Category Archives: games

Another fine productivity sink: Battle Stations

Battle Stations is a Facebook MMORPG that you add as an app. Developed by local start-up Tyler Projects, who also have a few other interesting games.

(I did try to sign up for Mobile Weapon once, but was turned off by the need for registration.)

Addicting. Get an airship, arm it, and blow stuff out of the sky 🙂 Oh, and explore too.

Back to dollars and cents. They’re currently earning most of their revenue from online ads, as expected:

Since October, Tyler Projects, the company he set up with two friends, has been raking in US$3,000 (S$4,300) a month from just one programme on Facebook.

The money is coming in from advertisers who have been placing movie trailers in the Battle Stations application that the trio created in two months.

The mini online strategy game allows users to build battleships, which they can use to fight others.

It has already attracted some 36,000 users – and it is these users who are helping to attract advertisers.

For every 1,000 pageviews, advertisers pay anything from US$5 to US$50.

(from an ST article, Dec 8 2007:

But if they had a micropayments system here they could get much, much more.

Why isn’t there one in Singapore?

Interestingly enough, their current art was outsourced to a company in China.


Randomness #785D

  • R.I.P. Gary Gygax. Found out from, of all places, How The World Works:

    In the deep structure of ancient Internet culture, where the same computer programmers who helped build the Net often spent their leisure time pretending to be online wizards and warlocks, there’s no underestimating the genetic influence of Dungeons & Dragons. Gygax’s legacy is built into the infrastructure. I hope he took pleasure in that as the years went by, and I hope Gygax always knew how much millions of gamers and fantasy-dwellers, whiling away their hours on online quests, owe to him and his co-author Dave Arneson.

    Order of the Stick has a charming tribute too.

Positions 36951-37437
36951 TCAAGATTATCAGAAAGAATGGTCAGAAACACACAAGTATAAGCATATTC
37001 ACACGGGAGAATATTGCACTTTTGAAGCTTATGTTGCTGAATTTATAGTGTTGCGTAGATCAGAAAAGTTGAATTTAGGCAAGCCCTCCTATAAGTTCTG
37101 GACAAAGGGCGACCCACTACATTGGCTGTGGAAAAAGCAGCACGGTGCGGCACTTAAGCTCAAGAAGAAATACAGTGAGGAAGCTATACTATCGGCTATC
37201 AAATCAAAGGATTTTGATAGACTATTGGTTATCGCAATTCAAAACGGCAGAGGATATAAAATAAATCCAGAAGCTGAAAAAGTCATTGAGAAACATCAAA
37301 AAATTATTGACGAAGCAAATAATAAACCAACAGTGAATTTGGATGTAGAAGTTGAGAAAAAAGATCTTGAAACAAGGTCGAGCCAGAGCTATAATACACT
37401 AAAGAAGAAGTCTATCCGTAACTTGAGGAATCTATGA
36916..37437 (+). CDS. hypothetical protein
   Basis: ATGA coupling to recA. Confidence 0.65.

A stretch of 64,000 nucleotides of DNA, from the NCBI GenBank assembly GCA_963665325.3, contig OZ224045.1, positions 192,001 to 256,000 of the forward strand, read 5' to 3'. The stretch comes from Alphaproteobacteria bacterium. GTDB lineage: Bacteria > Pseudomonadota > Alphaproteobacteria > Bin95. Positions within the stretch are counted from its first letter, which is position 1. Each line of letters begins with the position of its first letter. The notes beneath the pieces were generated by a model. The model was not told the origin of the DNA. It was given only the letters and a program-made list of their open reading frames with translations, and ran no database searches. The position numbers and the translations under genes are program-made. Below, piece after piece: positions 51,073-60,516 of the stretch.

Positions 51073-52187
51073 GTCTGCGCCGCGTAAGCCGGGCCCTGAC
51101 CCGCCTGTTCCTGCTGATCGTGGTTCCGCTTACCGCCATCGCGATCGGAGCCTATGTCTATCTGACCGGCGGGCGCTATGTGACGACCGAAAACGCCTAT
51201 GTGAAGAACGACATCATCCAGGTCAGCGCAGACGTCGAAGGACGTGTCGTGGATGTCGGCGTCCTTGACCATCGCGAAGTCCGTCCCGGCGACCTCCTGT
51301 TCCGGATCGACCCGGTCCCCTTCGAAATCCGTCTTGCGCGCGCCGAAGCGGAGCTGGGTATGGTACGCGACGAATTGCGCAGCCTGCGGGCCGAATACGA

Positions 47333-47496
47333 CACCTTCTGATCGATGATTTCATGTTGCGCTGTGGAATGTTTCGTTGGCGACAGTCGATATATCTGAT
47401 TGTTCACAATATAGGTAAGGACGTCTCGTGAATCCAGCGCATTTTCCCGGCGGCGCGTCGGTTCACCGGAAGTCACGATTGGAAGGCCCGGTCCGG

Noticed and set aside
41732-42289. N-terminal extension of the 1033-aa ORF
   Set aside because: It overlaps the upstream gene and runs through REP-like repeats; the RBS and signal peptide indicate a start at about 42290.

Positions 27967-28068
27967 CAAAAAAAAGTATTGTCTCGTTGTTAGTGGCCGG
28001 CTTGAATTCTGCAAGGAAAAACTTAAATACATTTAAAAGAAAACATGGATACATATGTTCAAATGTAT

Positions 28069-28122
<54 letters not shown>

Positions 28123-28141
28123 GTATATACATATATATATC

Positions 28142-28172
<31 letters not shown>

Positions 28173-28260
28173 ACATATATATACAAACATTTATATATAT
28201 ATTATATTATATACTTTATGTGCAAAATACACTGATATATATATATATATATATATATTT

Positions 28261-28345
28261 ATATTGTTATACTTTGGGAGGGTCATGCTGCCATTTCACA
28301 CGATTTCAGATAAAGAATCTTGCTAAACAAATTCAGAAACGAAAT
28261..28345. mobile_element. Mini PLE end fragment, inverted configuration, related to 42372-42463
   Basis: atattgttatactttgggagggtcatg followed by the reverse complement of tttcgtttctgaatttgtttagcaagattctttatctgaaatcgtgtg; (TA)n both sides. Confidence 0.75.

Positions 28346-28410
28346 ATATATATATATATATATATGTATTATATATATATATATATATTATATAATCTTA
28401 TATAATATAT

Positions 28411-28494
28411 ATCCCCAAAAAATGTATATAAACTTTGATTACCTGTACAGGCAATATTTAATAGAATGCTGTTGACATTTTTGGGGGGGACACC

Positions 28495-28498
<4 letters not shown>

• Zhou Enlai was born today, 5th March 1898. My impression of him was that of the model civil servant (not necessarily a compliment), managing to survive while Mao offed all his contemporaries. But what was he thinking on the inside? What kind of conscience did he have? I bought Gao Wenqian’s The Last Perfect Revolutionary with those questions and others in mind. Only managed to read a bit before being distracted by other books — should go back to it soon.
  • Jottings From The Granite Studio also informs us that 5th March was the start of the “Learn from Lei Feng” campaign too. Ah, a man for all (propaganda) seasons
  • When in London, why not visit the Stanley Kubrick Archive?
  • Turns out that the rumours of a new lime-green Lamy Safari are true. Here’s one for sale on eBay.
  • Merging virtual and real with handphones

    I once saw a HP ad where a boy, armed with a handheld console with a camera, runs around a city playing a game on the handheld. The locations in the game correspond to the boy’s current real-world location, but with obstacles and challenges. So an innocent looking alley in the real world turns into a deathtrap in the game world, with a virtual boulder coming down towards you (like in Raiders of the Lost Ark)

    I love the idea of blurring the lines between the real and the virtual, and I thought then: “why do you need a separate device? Almost everyone already carries a camera handphone these days.”

    Wish some Singaporeans followed up on this idea before the Scots did.

    “It’s about using a camera phone as a magic wand,” said Dr Mark Wright of the Division of Informatics at the University of Edinburgh who came up with the idea.

    At the heart of Spellbinder, as the project is known, is a database of all the places that participants have added data to. People query it by taking a snap of a location with their phone then using multimedia text messages to send it to Spellbinder.

    Dr Wright said powerful image-matching algorithms are used to analyse the image that can deal with snaps of the same place being taken under different lighting conditions or orientations.

    Once Spellbinder has worked out the location of an image it consults the database and sends back an image with the extras added to it. (read full article)

    (from Networked Performance)